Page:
Alice in Wonderlandby Lewis Carroll
When Alice tumbles down, down, down a rabbit-hole one hot summer's afternoon in pursuit of a White Rabbit she finds herself in Wonderland. And there begin the fantastical adventures that will see her experiencing extraordinary changes in size, swimming in a pool of her own tears and attending the very maddest of tea parties. For Wonderland is no ordinary place and… See more details below
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When Alice tumbles down, down, down a rabbit-hole one hot summer's afternoon in pursuit of a White Rabbit she finds herself in Wonderland. And there begin the fantastical adventures that will see her experiencing extraordinary changes in size, swimming in a pool of her own tears and attending the very maddest of tea parties. For Wonderland is no ordinary place and the characters that populate it are quite unlike anybody young Alice has ever met before. In this imaginary land she encounters the savagely violent Queen, the Lachrymose Mock Turtle, the laconic Cheshire Cat and the hookah-smoking Caterpillar, each as surprising and outlandish as the next. Alice's adventures have made her the stuff of legend, the child heroine par excellence, and ensured that Carroll's book is the best loved and most widely read in children's literature.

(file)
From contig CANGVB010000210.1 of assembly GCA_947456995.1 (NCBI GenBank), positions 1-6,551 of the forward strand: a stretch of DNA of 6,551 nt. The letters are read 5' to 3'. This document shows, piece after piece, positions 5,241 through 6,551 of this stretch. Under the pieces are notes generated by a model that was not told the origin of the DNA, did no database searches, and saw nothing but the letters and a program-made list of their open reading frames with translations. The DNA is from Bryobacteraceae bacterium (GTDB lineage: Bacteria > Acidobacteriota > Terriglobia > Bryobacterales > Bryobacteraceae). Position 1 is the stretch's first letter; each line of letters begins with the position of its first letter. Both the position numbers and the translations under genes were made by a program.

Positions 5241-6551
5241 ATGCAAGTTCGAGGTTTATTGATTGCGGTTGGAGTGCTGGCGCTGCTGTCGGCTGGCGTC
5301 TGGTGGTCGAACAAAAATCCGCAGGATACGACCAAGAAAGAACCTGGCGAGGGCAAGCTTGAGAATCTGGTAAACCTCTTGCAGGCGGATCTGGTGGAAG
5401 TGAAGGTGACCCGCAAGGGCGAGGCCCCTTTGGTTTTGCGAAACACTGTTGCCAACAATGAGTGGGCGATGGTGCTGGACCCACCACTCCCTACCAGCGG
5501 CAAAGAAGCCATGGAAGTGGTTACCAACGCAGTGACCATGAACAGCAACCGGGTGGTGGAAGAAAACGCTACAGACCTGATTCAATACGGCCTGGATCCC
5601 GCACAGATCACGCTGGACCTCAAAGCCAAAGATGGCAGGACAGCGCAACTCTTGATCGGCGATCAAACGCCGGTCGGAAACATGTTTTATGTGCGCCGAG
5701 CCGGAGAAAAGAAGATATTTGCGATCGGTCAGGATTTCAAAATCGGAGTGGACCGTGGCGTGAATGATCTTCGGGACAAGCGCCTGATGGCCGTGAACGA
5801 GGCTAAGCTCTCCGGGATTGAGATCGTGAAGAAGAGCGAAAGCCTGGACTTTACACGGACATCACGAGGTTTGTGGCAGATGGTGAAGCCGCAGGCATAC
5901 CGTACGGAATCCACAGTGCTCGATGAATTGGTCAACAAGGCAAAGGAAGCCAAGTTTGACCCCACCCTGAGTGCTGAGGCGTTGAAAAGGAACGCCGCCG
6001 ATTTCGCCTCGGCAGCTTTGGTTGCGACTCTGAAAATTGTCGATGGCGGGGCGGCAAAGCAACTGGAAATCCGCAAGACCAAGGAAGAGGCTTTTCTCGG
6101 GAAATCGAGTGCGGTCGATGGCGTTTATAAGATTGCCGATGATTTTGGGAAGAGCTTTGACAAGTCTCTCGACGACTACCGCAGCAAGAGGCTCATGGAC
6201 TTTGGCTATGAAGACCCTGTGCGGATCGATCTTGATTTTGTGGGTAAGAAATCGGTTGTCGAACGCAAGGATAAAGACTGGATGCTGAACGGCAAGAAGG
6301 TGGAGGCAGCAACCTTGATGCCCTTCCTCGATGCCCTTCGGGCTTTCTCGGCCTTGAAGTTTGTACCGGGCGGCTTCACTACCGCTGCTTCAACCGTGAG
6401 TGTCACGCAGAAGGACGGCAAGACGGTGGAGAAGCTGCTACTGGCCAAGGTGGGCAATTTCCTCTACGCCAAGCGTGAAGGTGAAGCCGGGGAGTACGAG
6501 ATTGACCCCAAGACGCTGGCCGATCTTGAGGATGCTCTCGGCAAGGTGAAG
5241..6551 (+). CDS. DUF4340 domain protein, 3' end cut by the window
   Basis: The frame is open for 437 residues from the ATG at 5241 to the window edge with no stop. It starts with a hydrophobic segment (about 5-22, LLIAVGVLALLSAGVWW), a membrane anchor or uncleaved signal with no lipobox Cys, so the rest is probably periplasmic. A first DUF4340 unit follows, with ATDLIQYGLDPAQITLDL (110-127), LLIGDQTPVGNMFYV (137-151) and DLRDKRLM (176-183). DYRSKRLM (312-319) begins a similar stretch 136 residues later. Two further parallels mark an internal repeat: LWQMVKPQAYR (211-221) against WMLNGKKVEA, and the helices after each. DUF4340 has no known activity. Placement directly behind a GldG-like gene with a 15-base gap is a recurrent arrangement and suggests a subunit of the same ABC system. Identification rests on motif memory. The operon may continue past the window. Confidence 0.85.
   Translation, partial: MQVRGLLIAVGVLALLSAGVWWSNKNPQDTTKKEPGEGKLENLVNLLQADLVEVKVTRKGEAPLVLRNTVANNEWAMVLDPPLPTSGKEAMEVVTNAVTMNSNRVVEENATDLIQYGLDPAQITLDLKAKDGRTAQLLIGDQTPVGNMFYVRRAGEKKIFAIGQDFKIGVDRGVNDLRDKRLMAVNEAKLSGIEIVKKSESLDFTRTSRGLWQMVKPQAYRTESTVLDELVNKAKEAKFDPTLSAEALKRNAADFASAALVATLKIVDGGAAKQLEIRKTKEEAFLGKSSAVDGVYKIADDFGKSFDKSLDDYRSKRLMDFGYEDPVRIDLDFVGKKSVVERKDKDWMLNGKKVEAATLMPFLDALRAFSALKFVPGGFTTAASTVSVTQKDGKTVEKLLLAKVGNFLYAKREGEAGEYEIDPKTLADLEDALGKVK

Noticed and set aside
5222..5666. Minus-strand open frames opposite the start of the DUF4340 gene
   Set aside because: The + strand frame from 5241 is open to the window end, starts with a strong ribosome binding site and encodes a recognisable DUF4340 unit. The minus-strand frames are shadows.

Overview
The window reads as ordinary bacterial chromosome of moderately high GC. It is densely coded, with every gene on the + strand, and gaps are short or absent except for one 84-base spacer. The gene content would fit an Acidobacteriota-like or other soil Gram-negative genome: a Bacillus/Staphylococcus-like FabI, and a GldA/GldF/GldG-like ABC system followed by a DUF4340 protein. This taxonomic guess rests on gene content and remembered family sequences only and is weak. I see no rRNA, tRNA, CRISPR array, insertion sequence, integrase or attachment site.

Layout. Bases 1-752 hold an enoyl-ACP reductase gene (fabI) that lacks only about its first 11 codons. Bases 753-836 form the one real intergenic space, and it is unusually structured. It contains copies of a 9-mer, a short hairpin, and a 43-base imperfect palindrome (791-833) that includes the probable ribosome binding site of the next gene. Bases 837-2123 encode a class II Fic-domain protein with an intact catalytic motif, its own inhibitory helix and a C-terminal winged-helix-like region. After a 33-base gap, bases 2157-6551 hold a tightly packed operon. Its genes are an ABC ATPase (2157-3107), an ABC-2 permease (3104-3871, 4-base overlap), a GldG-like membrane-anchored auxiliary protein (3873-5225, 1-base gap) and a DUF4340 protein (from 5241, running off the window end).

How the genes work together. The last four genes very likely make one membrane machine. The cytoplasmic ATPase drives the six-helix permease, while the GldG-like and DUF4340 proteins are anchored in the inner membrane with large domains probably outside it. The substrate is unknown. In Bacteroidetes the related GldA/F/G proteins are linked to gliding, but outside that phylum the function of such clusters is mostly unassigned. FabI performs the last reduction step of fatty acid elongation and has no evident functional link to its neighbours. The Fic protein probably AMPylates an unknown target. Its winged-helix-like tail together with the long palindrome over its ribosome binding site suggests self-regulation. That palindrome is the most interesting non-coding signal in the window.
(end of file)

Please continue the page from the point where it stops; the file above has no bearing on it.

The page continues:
Charles Lutwidge Dodgson, celebrated under his pseudonym Lewis Carroll, was born in 1832, the third in a large and talented family of eleven children. His fascination with word games, puzzles and writing was evident from an early age. He was educated at Rugby School and then Christ Church, Oxford, where he was later appointed lecturer in mathematics and subsequently spent the rest of his life. Alongside his academic life he pursued a career both as a writer and an accomplished amateur photographer. His most famous works are Alice's Adventures in Wonderland (1865), its sequel Through the Looking Glass and What Alice Found There (1871) and The Hunting of the Snark (1876). He died, unmarried, in 1898.
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Read an Excerpt
From Tan Lin's Introduction to Alice's Adventures in Wonderland and Through the Looking-Glass